Posts Tagged ‘wip’

On Being Edited

Posted: March 9, 2022 in writing
Tags: , , , , , ,

So after Followers and during a pandemic, I wrote another novel. Spawned from a blend of world events and inspiration from random history articles, this story took me out of the horror genre for the first time since I started publishing my work. This story also flowed out of me like Savages, and I felt very strong about it. When I started editing and reworking it, I didn’t change much.

Insert red flag.

Then, when I thought it was ready, it got universally rejected. I know every parent thinks their baby is adorable, but even I could understand that this meant something was wrong with my creation. So, for the first time, I turned to an independent editor outside a publishing house.

I have worked with editors before (on all my published works), and I always use beta readers in my drafting process. Yet this is the first time I have interacted with the editor prior to the submission acceptance and outside the publishing process. Call it a new author experience for me. My authoring career is evolving, and I can hitch this on to the dreadful agent querying process.

My book clearly needed help, so I asked around and got recommendations for an independent editor. I sent her my raw, trembling, little baby, and she (and an associate) went through it before providing me an editorial letter of feedback. Standard process, as I understand it.

OUCH!

It is what I asked for. It is what I needed. But damn, it stung.

With my previous books and stories and my other editors, we have worked my pieces over very collaboratively. However, they have never ripped any apart or suggested severe rewrites. In short, I have been spoiled. I have been pushing my boulders up gentle hills and have just now encountered my first mountain.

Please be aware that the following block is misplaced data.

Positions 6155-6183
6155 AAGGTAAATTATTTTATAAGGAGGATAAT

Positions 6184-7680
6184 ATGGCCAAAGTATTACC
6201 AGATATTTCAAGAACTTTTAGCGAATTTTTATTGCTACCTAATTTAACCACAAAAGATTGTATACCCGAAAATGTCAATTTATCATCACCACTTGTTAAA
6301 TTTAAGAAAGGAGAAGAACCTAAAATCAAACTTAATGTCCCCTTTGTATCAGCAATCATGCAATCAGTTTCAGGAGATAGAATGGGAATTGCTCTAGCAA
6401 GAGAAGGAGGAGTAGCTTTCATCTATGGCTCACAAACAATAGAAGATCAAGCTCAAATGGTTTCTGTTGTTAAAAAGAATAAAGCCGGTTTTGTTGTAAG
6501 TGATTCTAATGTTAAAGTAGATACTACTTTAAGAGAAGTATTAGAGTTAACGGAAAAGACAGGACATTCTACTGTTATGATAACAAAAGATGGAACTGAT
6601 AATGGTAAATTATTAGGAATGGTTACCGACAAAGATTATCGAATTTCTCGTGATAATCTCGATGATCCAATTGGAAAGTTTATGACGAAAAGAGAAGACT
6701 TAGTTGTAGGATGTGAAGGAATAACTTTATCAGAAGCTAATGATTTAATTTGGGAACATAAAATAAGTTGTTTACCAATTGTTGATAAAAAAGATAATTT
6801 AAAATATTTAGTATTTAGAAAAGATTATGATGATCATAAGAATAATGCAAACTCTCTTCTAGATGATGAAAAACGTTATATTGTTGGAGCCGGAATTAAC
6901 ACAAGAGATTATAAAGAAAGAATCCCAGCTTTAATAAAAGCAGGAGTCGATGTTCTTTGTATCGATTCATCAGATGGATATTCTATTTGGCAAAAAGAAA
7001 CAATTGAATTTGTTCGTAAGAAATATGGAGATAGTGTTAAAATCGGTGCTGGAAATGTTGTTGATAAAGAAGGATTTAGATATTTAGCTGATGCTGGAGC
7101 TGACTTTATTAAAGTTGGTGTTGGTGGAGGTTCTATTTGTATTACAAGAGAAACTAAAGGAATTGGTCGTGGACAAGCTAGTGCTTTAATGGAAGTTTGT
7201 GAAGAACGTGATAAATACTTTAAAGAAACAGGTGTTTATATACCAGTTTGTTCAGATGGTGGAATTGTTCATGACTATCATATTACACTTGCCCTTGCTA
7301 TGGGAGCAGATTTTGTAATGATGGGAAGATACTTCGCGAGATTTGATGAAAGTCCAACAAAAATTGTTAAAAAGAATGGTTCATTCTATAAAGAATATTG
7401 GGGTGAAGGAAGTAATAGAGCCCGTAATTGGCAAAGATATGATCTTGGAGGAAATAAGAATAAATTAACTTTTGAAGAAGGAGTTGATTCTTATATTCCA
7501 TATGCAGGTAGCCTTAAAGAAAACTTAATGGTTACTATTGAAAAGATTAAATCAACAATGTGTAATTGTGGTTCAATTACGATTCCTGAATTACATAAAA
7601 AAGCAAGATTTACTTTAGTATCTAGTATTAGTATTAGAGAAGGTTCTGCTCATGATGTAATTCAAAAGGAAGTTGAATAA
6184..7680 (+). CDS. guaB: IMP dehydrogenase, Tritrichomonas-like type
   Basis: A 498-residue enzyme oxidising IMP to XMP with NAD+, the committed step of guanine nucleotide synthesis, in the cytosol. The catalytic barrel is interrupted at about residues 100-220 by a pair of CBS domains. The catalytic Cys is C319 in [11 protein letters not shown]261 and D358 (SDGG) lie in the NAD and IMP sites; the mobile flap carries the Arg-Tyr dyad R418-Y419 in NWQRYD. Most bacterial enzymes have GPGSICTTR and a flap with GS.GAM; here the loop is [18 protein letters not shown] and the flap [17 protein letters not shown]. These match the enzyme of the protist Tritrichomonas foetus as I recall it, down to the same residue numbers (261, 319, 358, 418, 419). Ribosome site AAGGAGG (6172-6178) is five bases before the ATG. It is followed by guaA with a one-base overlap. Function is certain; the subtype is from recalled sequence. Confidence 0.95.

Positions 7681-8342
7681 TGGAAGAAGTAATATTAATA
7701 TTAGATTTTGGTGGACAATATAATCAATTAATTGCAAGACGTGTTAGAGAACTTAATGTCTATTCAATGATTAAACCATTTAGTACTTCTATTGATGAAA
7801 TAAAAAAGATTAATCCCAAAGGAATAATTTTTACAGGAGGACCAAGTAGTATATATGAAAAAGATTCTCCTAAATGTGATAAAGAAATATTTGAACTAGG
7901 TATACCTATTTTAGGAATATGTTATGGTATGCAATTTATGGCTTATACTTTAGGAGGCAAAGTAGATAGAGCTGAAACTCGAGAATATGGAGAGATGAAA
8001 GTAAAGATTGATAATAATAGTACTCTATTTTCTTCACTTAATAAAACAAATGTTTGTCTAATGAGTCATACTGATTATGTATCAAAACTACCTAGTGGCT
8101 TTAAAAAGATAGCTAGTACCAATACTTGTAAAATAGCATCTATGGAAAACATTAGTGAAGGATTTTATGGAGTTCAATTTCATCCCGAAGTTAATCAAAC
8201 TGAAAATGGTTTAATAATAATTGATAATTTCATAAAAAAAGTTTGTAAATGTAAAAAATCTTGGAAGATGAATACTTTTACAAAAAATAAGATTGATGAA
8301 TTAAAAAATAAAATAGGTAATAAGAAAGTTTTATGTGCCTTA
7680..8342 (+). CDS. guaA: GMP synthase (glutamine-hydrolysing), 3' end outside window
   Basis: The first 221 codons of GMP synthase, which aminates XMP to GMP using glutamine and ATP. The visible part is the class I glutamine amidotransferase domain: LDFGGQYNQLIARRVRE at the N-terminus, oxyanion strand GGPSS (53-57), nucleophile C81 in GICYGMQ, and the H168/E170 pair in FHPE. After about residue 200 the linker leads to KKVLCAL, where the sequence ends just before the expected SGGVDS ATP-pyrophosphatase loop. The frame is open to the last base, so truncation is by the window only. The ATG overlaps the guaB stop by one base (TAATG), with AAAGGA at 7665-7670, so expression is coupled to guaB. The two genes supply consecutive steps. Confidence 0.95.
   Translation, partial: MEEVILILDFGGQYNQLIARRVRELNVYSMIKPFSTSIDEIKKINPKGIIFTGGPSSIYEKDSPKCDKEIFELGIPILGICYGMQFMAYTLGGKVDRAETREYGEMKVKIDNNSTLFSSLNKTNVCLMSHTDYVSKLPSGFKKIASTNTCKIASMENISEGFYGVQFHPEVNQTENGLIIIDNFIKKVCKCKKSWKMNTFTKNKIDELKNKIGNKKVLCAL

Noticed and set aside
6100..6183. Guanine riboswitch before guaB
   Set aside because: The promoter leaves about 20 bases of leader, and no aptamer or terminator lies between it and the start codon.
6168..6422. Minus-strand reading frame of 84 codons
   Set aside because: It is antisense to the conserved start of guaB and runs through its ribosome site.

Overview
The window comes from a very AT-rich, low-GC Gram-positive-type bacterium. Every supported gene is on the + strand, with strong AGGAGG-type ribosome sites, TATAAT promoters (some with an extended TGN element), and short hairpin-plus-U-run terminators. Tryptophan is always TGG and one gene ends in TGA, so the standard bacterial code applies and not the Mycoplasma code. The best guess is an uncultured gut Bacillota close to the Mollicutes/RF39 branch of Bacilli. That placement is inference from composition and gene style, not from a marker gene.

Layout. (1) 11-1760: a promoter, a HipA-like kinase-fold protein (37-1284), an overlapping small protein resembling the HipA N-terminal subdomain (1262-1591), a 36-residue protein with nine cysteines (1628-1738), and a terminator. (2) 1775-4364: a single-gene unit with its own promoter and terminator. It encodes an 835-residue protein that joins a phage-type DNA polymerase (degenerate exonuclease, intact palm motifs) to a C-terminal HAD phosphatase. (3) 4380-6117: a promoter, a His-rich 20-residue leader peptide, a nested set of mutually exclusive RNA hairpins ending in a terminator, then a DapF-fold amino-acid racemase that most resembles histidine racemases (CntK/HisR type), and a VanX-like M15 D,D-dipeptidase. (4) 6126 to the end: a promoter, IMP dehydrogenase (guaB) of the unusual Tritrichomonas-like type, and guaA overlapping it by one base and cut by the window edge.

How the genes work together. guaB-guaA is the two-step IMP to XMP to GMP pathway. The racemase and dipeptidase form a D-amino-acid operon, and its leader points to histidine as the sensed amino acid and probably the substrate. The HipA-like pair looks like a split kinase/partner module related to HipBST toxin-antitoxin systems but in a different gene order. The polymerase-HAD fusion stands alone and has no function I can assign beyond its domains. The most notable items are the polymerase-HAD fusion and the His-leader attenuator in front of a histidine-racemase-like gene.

Currently, I am in the “processing the feedback” stage. I have the editorial letter, and I am digesting the many ideas therein. Next, I will meet with the editor(s) to discuss and brainstorm. Then the fork in the road–what to do? I will need to decide whether to pursue the story, and if I do, I determine what changes to make to it.

Insert heavy sigh weighed down by how daunting this all seems. Didn’t I just finish this book?

My initial emotional reaction was, with so much feedback, was there was anything redemptive in my book? If the plot and the characters and the names and everything need to change, is the story even worth salvaging? Is it really only the idea that survives? Honestly, these insecure pangs still nibble at the back of my brain as I mull it over.

As I am processing the ideas and they are cooling, the sharp edges are blunting. The looming shadows are scaling down so they no longer blot out the sun and I can see over them. Critiques are gradually reshaping into possibilities. If I can remain pragmatic, I can use this arrangement as intended to improve and evolve my story, to level it up into something an agent will accept.

This is not my first critique and far from my most brutal. This is not new territory. However, I feel like I have been coasting for a while, sneaking by in a sweet spot that did not force me to confront my shortcomings.

As I type this, I know that is what I need to do and also what I will end up doing. My feelings have just not caught up yet. My emotions are wounded and tangled on any part that hurts. Based on rejection on so many other fronts, this just seems to deepen the wound. My brain seeks out the confirmation for the pain. As I work my way through it with this words, I see that what I feel isn’t even really about the book or the editorial feedback.

I had finally pulled myself out of a writing slump and dumped myself into a new story. This has knocked me out of that groove. This has me questioning my writing, my quality.

Unfounded, I know. This is part of it, I know. But feelings are feelings.

I need to remember that I do not always need to be accomplishing something. I can rewrite my novel at my leisure. There is no deadline. I can return to my new WIP whenever I want. It is not going anywhere. It is OK to take the time and take the breaks. It is better to get it right and make it better. I do not understand my own urgency, but I need to undo it.

Deep breath… Next step…

Christina Bergling

https://linktr.ee/chrstnabergling

Like my writing? Check out my books!

  • Followers – You never know who is on the other side of the screen. Followers is a mystery and thriller that blends women’s fiction with horror.